Jon Tevlin's column "Covert deals, phantom jobs blemish frac sand debate" (July 14) was detrimental to an honest public discussion about sand mining.

Tevlin asked a resident of Maiden Rock, Wis., about the job situation "now that the mine was up and running," apparently unaware that there has been an underground sand mine in Maiden Rock since the late 1920s and that the mine has been operated by Wisconsin Industrial Sand Company since 1996.

Tevlin quoted the resident as saying no one from Maiden Rock worked at the mine, when in fact seven of the mine's 61 employees live in the Maiden Rock zip code (population 1,320). More than a third of the employees live within 10 miles of the mine, and three-quarters live within 25 miles. The economic impact of the mine to the Pierce County region is $4.25 million a year.

In addition, Wisconsin Industrial Sand donated almost a quarter of a million dollars to public schools and nonprofit organizations in Pierce and Dunn counties last year. Maiden Rock employees volunteered more than 1,015 hours within the community in 2011, working on projects such as the nearby Pine Creek restoration, snow-plowing and dock installation/removal and maintenance for the Village of Maiden Rock.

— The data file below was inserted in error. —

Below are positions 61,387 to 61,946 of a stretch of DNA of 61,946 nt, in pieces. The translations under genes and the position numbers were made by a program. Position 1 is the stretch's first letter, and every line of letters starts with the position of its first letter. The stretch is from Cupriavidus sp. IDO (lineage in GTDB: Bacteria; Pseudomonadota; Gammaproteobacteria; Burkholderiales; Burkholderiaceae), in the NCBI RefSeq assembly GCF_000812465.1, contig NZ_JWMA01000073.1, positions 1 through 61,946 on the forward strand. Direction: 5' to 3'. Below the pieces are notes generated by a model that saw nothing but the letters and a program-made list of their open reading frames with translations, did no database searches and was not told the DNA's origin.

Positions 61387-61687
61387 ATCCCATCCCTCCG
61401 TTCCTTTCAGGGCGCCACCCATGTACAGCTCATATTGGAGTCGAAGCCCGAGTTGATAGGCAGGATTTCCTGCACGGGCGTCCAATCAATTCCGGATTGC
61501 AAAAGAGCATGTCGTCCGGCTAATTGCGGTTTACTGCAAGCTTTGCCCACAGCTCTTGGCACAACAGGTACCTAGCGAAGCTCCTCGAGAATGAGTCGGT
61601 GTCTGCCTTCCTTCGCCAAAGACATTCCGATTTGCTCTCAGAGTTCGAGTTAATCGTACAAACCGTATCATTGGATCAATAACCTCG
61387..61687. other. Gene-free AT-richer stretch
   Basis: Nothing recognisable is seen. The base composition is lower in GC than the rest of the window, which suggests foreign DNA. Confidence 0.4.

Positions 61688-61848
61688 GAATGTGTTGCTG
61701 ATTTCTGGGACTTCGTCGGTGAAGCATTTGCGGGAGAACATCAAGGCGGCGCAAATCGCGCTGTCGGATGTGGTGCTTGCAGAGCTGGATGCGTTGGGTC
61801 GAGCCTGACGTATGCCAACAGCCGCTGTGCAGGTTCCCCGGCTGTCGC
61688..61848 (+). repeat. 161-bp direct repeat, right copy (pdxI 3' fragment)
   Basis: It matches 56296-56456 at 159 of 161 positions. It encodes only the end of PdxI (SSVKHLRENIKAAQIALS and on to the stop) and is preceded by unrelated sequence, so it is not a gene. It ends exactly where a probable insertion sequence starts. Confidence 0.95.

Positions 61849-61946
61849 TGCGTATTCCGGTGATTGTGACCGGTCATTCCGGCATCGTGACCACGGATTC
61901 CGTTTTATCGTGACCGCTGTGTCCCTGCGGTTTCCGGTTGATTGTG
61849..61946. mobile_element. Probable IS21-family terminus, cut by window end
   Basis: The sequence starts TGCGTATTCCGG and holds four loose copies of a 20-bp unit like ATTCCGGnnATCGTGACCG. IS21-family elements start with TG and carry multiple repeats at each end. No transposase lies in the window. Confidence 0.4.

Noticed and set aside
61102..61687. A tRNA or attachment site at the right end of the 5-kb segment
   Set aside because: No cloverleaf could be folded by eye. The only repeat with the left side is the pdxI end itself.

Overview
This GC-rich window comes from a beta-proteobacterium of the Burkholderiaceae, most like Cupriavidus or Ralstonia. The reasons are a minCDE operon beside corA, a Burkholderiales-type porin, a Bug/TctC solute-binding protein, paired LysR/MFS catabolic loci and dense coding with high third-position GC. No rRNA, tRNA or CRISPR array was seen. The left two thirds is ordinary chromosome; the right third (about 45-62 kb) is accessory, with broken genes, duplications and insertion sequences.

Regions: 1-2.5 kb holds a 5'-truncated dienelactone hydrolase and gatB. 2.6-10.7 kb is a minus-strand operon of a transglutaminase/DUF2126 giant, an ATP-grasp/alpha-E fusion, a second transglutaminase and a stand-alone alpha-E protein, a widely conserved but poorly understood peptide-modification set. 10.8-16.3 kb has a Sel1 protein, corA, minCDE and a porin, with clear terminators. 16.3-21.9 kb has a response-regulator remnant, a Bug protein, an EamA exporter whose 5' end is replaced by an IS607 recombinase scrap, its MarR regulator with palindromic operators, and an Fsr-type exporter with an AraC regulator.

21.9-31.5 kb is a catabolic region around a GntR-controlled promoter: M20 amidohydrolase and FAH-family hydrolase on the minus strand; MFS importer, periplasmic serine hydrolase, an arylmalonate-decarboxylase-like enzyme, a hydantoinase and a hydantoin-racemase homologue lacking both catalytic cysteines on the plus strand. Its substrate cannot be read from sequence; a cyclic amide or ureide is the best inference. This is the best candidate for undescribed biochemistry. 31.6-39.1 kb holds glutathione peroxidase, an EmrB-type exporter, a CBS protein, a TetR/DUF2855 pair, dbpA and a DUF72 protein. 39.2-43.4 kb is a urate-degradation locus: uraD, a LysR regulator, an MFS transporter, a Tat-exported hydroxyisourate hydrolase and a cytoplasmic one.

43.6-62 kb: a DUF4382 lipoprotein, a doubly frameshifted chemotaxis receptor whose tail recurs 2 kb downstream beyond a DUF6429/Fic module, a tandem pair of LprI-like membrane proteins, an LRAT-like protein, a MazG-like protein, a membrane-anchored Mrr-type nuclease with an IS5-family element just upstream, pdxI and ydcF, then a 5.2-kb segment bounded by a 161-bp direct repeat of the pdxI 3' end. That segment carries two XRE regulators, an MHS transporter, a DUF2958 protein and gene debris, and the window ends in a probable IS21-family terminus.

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Lowering the flag

Reserve the action for those who've served

From July 11-16, seven soldiers died in Afghanistan from injuries suffered in combat. But President Obama and Gov. Mark Dayton did not order the U.S. flag to be flown at half-staff for these men who gave their lives for their country.

Yet, when 12 people were killed in Aurora, Colo., both men ordered flags to be flown at half-staff.

The U.S. flag is simply being lowered far too often. The honor has been cheapened so much that we seldom pay any attention. The worst example was in New Jersey, for the singer Whitney Houston.

The honor is degraded when we lower the flag for a pop singer or for deaths by tornadoes or similar events. The flag is our national symbol, and should be flown at half-staff only for those who have sacrificed.